Social Security could be made viable tomorrow by simply increasing the retirement age for everyone under the age of 35. I once heard Dr. Greenspan say that we could solve the Social Security problem in 10 minutes even with the first 8 minutes used for cordial greetings of the participants. That’s the one thing Dr. Greenspan said that is probably accurate.

We’re not talking about reducing government spending by an extraordinary number. As I’ve demonstrated herein, it’s economically impossible for the U.S. to increase tax rates high enough to cover our deficits. Even if we did, the taxing burden to the economy would essentially shut down the U.S. economy for decades to come. The one and only solution to the deficit issue is to reduce federal spending. If we simply returned to the same governmental spending that was done during 2000, this goal would be accomplished. We need to eliminate the waste and political pork barrel from the government. This doesn’t seem like it would be that big of a burden to me.

If reductions are made to the public sector, there’s no doubt that many of these employees will need to find jobs in the private sector. A lot of the funding for the arts, education and some frivolous programs would have to be paid for by the private sector. I believe that’s the way it should be anyway, as I can think of no justification for the federal government to take money from all of its citizens and use it for anything irresponsible. If the patrons of these programs love them so much, then they should fund and support them. If not, they shouldn’t survive.

In short, in order to solve the financial problems of the United States, our federal and state governments must be forced to become more fiscally responsible. As President Obama said in 2006 at the Senate Debt-Ceiling Debate, when he was a first-term Senator, “Washington is shifting the burden of bad choices today onto the backs of our children and grandchildren. America has a debt problem and a failure of leadership. Americans deserve better.” Interestingly, that was also $2 trillion of new government debt ago – in less than four years.

The foregoing are my opinions, thoughts, forecasts and projections. As always, I could be wrong.


Jamie Turner said...

Brilliant. Joe, you (and your team) sure know how to 'splain things. Thank you! I'm going to Tweet this blog out to 1800 people right now.


cassie elder said...

I am glad to see the “From the Desk of Joe Rollins” blog back in action! I finally got a chance to sit down and read the latest blog and decided I had better put my secondary education to use and respond to the following paragraph in the blog:

I don’t know what economic textbook Washington reads, but the new health care proposal only represents their lack of economic knowledge. Quite simply, the goal is to cover 35 million Americans who currently don’t have health care benefits. Additionally, the government is requiring the insurance companies to cover everyone regardless of pre-existing conditions or medical history. Most importantly, everyone’s health insurance will cost the same regardless of age, health conditions, and other environmental matters. With all of these new requirements for the insurance companies, the government says that the cost of medical insurance will decrease. If you try to teach that type of economics in college, even the students would laugh at you.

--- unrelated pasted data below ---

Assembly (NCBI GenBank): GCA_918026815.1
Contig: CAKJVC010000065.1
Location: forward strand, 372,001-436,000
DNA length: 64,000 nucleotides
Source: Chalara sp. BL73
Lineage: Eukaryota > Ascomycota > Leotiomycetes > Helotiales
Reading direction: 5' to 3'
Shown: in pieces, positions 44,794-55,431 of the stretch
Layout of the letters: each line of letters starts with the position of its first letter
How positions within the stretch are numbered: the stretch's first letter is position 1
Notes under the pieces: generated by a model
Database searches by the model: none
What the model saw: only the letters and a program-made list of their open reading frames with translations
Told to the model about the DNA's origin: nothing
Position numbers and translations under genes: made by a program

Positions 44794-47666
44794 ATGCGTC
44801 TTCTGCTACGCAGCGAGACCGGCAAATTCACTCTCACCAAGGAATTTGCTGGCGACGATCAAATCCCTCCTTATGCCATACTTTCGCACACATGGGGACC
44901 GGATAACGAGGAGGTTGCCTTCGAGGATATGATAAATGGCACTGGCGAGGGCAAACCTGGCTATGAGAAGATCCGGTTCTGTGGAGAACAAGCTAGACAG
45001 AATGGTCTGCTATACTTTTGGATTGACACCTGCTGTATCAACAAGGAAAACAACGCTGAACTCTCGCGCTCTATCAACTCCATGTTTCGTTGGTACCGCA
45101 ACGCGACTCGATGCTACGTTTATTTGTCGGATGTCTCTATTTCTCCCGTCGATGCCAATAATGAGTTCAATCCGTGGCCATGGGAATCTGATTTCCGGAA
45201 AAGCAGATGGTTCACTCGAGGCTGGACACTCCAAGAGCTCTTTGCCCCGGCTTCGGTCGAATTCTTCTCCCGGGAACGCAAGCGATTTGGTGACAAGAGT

Well, rather than laughing, this student would look at this argument with a critical eye.

Assuming the statements above regarding new requirements on insurance companies are factual and that claims of reduced medical insurance costs have been made, my reaction would include the following thoughts:

If costs of medical insurance will be “universal,” then that would mean that there must be some balancing of costs, and some individuals would experience an increase in cost of insurance and some would experience a decrease in cost of insurance.

If insurance companies will be required to insure those now without insurance due to “cherry picking,” or accepting only customers with lower expected loss, then you can expect insurance premiums for those now insured to increase.

However, if those uninsured individuals with high expected medical loss are currently seeking treatment without insurance and not paying (at least) for their medical care they are receiving, then the cost of production for medical care providers must increase to include the loss when rendering services for free or discounted price to these uninsured. When these individuals are insured and medical care providers are being paid full price for all services rendered, they do not have to factor free or discounted services into their cost of doing business and the price of medical care can be reduced.

Finally, according to several studies, only a very small fraction of the uninsured are uninsured because of denial of coverage due to pre-existing health conditions and furthermore, the typical uninsured person in the United States is young and relatively healthy. If this is true then, you can assume that their expected loss could be less than the typical currently insured person. Since insurance premiums are a function of average expected loss, adding individuals with less expected loss to insurance plans will decrease the premiums for everyone in the plan.

So all in all, it is not clear to the critical eye with a cursory glance and without much more detailed information if this situation would increase or decrease the cost of medical insurance.